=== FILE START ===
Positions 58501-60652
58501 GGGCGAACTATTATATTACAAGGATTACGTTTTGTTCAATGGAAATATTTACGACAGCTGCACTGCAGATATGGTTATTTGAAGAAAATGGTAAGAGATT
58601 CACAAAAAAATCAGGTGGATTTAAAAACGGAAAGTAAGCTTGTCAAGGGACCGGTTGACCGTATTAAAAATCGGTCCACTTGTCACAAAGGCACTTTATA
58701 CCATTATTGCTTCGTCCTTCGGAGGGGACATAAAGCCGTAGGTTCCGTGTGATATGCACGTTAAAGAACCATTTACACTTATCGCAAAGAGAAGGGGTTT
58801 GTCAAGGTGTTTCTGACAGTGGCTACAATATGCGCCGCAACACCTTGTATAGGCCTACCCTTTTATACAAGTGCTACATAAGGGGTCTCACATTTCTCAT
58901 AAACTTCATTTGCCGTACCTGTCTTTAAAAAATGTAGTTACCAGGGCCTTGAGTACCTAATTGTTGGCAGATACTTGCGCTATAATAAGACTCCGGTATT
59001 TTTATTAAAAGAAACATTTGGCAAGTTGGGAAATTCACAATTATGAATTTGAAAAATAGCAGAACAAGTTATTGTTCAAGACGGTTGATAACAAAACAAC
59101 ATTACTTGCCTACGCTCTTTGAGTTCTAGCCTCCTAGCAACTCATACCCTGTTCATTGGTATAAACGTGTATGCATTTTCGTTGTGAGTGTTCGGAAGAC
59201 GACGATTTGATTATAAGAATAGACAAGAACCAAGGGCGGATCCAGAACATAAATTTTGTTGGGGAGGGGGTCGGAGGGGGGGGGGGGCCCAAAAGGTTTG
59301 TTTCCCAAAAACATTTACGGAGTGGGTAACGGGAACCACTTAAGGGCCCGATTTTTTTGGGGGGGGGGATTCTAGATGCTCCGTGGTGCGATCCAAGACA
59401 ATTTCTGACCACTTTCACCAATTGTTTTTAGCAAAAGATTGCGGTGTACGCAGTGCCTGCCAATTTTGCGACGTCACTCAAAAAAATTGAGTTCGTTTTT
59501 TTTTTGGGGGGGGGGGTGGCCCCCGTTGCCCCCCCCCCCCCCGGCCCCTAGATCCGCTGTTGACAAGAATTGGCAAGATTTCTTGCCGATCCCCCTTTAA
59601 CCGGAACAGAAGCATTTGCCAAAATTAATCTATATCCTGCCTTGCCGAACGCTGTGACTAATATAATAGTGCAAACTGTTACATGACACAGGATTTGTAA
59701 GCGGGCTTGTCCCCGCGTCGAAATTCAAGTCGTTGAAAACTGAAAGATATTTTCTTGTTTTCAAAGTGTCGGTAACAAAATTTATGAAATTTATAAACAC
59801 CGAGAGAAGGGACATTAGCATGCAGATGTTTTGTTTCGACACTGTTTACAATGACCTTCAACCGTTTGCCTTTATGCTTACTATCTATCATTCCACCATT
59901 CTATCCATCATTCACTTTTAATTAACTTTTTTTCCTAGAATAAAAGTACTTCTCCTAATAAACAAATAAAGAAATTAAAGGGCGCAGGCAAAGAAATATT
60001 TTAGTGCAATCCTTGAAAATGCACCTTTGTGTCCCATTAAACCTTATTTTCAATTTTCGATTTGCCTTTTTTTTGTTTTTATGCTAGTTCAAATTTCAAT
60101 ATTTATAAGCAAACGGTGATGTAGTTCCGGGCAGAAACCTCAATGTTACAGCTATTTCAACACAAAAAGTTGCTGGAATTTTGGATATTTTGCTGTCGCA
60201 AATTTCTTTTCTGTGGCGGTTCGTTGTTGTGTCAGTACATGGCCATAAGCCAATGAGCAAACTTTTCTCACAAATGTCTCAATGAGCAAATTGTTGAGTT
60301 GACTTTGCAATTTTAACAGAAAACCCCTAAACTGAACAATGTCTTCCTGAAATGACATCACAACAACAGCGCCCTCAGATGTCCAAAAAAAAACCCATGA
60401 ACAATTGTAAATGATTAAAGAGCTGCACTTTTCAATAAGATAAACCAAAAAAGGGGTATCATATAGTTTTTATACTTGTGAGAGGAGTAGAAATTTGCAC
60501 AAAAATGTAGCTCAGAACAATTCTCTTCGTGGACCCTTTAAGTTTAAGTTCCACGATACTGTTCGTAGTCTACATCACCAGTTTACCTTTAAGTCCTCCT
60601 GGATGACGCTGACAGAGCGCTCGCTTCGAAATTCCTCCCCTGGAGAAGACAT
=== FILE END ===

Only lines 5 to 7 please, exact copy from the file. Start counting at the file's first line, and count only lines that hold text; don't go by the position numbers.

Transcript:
58801 GTCAAGGTGTTTCTGACAGTGGCTACAATATGCGCCGCAACACCTTGTATAGGCCTACCCTTTTATACAAGTGCTACATAAGGGGTCTCACATTTCTCAT
58901 AAACTTCATTTGCCGTACCTGTCTTTAAAAAATGTAGTTACCAGGGCCTTGAGTACCTAATTGTTGGCAGATACTTGCGCTATAATAAGACTCCGGTATT
59001 TTTATTAAAAGAAACATTTGGCAAGTTGGGAAATTCACAATTATGAATTTGAAAAATAGCAGAACAAGTTATTGTTCAAGACGGTTGATAACAAAACAAC